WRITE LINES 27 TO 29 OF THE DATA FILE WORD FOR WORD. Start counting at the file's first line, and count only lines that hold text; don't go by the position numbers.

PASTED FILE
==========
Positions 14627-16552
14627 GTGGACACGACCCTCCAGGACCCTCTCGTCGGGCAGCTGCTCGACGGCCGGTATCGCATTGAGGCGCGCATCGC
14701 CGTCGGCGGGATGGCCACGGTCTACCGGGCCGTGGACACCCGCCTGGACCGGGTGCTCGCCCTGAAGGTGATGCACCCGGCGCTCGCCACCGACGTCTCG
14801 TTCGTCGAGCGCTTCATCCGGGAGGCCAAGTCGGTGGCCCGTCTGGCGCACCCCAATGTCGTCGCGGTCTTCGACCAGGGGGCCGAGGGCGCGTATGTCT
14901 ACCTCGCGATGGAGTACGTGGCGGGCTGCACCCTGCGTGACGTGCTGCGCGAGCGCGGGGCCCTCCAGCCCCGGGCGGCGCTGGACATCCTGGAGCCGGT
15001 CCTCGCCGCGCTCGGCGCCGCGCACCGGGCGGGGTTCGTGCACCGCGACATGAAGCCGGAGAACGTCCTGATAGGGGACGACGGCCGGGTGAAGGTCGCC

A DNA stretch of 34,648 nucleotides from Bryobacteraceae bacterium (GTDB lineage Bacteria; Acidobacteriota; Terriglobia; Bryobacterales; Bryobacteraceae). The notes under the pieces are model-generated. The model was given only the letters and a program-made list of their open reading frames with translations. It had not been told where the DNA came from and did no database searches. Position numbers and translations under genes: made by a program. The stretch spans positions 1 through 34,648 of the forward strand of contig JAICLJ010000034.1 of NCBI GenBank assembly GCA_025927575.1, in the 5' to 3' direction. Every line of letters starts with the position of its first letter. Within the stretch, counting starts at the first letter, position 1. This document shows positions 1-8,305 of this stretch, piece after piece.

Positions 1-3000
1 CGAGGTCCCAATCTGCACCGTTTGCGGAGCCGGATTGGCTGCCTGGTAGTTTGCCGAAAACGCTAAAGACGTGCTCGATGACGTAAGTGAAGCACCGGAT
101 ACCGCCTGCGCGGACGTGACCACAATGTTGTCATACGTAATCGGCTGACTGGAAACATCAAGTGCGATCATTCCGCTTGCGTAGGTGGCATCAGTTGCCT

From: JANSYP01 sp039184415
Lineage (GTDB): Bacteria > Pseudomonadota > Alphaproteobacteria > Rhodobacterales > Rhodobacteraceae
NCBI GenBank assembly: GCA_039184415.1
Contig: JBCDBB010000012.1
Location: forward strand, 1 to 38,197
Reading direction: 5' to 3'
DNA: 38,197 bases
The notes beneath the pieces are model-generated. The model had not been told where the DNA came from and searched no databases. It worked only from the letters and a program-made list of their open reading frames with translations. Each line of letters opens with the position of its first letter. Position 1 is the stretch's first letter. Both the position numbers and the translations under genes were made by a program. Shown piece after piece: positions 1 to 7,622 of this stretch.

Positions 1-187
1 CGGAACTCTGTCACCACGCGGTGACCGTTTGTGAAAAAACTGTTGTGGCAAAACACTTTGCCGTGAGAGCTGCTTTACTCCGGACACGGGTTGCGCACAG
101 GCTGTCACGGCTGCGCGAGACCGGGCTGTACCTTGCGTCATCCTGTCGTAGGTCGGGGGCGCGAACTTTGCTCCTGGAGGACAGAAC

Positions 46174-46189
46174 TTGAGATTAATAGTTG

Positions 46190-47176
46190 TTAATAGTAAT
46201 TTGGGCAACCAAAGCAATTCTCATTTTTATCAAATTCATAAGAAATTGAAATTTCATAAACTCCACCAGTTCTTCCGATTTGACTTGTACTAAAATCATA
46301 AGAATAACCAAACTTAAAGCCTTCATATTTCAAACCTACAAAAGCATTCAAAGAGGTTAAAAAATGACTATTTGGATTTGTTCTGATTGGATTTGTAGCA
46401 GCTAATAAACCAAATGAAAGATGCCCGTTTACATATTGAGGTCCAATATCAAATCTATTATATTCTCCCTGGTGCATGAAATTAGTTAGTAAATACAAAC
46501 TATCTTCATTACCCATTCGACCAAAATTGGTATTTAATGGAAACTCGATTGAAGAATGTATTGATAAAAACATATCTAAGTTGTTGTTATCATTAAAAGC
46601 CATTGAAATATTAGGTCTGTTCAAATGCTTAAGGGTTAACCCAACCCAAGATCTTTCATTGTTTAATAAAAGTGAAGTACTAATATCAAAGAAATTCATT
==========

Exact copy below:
46301 AGAATAACCAAACTTAAAGCCTTCATATTTCAAACCTACAAAAGCATTCAAAGAGGTTAAAAAATGACTATTTGGATTTGTTCTGATTGGATTTGTAGCA
46401 GCTAATAAACCAAATGAAAGATGCCCGTTTACATATTGAGGTCCAATATCAAATCTATTATATTCTCCCTGGTGCATGAAATTAGTTAGTAAATACAAAC
46501 TATCTTCATTACCCATTCGACCAAAATTGGTATTTAATGGAAACTCGATTGAAGAATGTATTGATAAAAACATATCTAAGTTGTTGTTATCATTAAAAGC